Chris Howes-Burrows | Knee Replacement

Chris Howes-Burrows

Knee Surgery

Raising the barre: dancing again after knee replacement surgery

Discipline, mobility and alignment are just some of the myriad of skills required as a ballet dancer. But what happens when chronic knee pain starts to limit your movement, threatening your ability to perform?

Sitting on the sidelines was never going to be an option for retired professional ballet dancer Chris Howes-Burrows. As a dancer, he was no stranger to managing pain from injuries and intense routines, but the general wear and tear on his knee over the years led to pain that required expert attention.

Chris, 62, from Wadhurst, first saw Orthopaedic Surgeon Andrew Armitage around 12 years ago, when a knee arthroscopy at The Horder Centre showed the knee had bone-on-bone arthritis. Over the years, steroid injections were administered to ease the pain.

Several years ago, Chris was keen to try Platelet-Rich Plasma (PRT) Therapy, which uses injections of your own blood platelets to help with healing, but Mr Armitage advised that his condition was too advanced to benefit from it and that a knee replacement would be the best option.

Image of Chris Howes-Burrows

Sitting on the sidelines was never going to be an option for retired professional ballet dancer Chris Howes-Burrows. As a dancer, he was no stranger to managing pain from injuries and intense routines, but the general wear and tear on his knee over the years led to pain that required expert attention.

Image of Chris Howes-Burrows

Chris, 62, from Wadhurst, first saw Orthopaedic Surgeon Andrew Armitage around 12 years ago, when a knee arthroscopy at The Horder Centre showed the knee had bone-on-bone arthritis. Over the years, steroid injections were administered to ease the pain.

Several years ago, Chris was keen to try Platelet-Rich Plasma (PRT) Therapy, which uses injections of your own blood platelets to help with healing, but Mr Armitage advised that his condition was too advanced to benefit from it and that a knee replacement would be the best option.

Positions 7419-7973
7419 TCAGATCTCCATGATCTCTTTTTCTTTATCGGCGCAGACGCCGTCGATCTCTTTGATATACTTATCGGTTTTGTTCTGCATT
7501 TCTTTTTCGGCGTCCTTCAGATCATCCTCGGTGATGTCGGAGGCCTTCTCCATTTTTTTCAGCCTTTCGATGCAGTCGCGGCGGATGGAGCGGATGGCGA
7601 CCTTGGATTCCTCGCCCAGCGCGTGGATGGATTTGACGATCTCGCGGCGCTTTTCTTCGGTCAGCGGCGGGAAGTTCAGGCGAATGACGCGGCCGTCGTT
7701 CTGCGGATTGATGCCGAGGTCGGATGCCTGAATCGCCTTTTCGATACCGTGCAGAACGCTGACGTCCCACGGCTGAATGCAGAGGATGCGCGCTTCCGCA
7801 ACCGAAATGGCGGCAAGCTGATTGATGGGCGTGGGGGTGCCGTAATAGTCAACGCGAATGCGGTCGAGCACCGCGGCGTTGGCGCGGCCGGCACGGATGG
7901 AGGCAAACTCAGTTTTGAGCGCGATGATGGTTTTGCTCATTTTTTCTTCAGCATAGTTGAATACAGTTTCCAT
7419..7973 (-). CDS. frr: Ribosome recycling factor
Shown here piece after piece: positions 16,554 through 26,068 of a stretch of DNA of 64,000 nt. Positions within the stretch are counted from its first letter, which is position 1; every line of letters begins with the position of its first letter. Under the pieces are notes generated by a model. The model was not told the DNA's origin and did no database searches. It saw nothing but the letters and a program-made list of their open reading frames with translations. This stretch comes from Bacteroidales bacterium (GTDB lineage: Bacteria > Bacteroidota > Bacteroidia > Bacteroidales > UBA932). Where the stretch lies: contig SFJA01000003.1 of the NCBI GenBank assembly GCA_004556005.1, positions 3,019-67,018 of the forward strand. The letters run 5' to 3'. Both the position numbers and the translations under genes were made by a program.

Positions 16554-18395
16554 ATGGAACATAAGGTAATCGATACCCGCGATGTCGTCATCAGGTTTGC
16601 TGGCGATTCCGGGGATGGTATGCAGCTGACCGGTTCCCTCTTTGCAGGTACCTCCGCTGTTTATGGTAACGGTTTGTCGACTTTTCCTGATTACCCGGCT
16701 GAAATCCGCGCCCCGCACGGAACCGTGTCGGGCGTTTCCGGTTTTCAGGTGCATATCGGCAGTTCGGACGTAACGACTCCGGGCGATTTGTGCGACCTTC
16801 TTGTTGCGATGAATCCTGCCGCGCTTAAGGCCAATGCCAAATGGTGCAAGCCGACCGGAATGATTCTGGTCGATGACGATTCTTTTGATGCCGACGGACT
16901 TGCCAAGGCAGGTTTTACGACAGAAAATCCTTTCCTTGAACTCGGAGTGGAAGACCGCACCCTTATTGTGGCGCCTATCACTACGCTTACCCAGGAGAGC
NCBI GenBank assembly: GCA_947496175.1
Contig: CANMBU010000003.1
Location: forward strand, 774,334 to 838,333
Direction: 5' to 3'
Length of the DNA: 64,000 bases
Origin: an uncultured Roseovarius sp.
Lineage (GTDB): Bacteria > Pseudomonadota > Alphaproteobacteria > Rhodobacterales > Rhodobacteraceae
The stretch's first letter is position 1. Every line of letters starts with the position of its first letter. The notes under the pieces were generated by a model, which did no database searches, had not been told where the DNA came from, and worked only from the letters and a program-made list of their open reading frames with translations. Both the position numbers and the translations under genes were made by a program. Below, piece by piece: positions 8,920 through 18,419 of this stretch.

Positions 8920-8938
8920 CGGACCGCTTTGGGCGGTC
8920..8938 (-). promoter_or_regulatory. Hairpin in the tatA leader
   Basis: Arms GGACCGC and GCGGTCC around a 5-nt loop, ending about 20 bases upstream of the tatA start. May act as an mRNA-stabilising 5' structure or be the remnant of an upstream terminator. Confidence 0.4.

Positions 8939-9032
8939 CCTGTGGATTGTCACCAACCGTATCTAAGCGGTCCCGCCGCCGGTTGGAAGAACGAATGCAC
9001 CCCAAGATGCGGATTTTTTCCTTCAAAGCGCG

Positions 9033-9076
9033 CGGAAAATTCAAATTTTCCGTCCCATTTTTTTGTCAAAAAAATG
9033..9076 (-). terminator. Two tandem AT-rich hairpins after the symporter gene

“It was a sharp pain that got progressively worse,” said Chris. “I tried to manage it, but I started to walk less and less. It got to the point where I wasn’t walking at all because I was reserving myself for dancing.

“The turning point was during a ballet class and not being able to perform a full plié.”

Chris’ knee replacement took place in September 2023. He stayed in the hospital for two nights and attended the group exercise sessions. These sessions are crucial for the physiotherapists to measure the bend in your knee and show you the exercises that need to be completed during your recovery at home.

“It was a sharp pain that got progressively worse,” said Chris. “I tried to manage it, but I started to walk less and less. It got to the point where I wasn’t walking at all because I was reserving myself for dancing.

“The turning point was during a ballet class and not being able to perform a full plié.”

Chris’ knee replacement took place in September 2023. He stayed in the hospital for two nights and attended the group exercise sessions. These sessions are crucial for the physiotherapists to measure the bend in your knee and show you the exercises that need to be completed during your recovery at home.

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Chris’ active lifestyle contributed to a quick and successful recovery. He started walking with his crutches around Crowborough’s running track as the soft surface provided a welcome comfort.

Ten days later, he started to use just one crutch. Within a couple of weeks he was in the gym exercising the top half of his body, before gradually incorporating squats and calf raises.

Chris adds: “The physiotherapy team were great. The operation is a small part of the experience. It is the recovery that is bigger. It is really important to listen to what you are told and to act on it. Andrew can fix my knee, but he can’t make me do the exercises. Everything is in your control.

“Andrew is a brilliant surgeon. He has the ability to accommodate people’s different approaches to fitness and he recognised when the time was right for me to have surgery.”

Mr Armitage said: "Knee replacement surgery for severe arthritis can be very successful at improving a patient's quality of life and ability to function on a daily basis. A key decision is when to have the surgery."

"I have looked after Mr Howes-Burrows for the past 12 years, discussing and performing appropriate interventions for the management of his arthritic knees based on his symptoms and level of function at that time. Recently it became evident he had reached the stage where he would benefit from a knee replacement and with this successful surgery, his hard work and positive attitude, and support from the Horder Centre physiotherapy team, we are all pleased with his excellent progress and outcome."

Andrew Armitage, Consultant Orthopaedic Surgeon

Mr Andrew Armitage

Mr Andrew Armitage

Mr Andrew Armitage MB BS, FRCS(Orth & Tr), BSc has a general orthopaedic interest in lower limb surgery from hip to foot. His specialist orthopaedic interest is the knee and he provides both an arthroplasty (joint replacement) service as well as a soft tissue/sports service.

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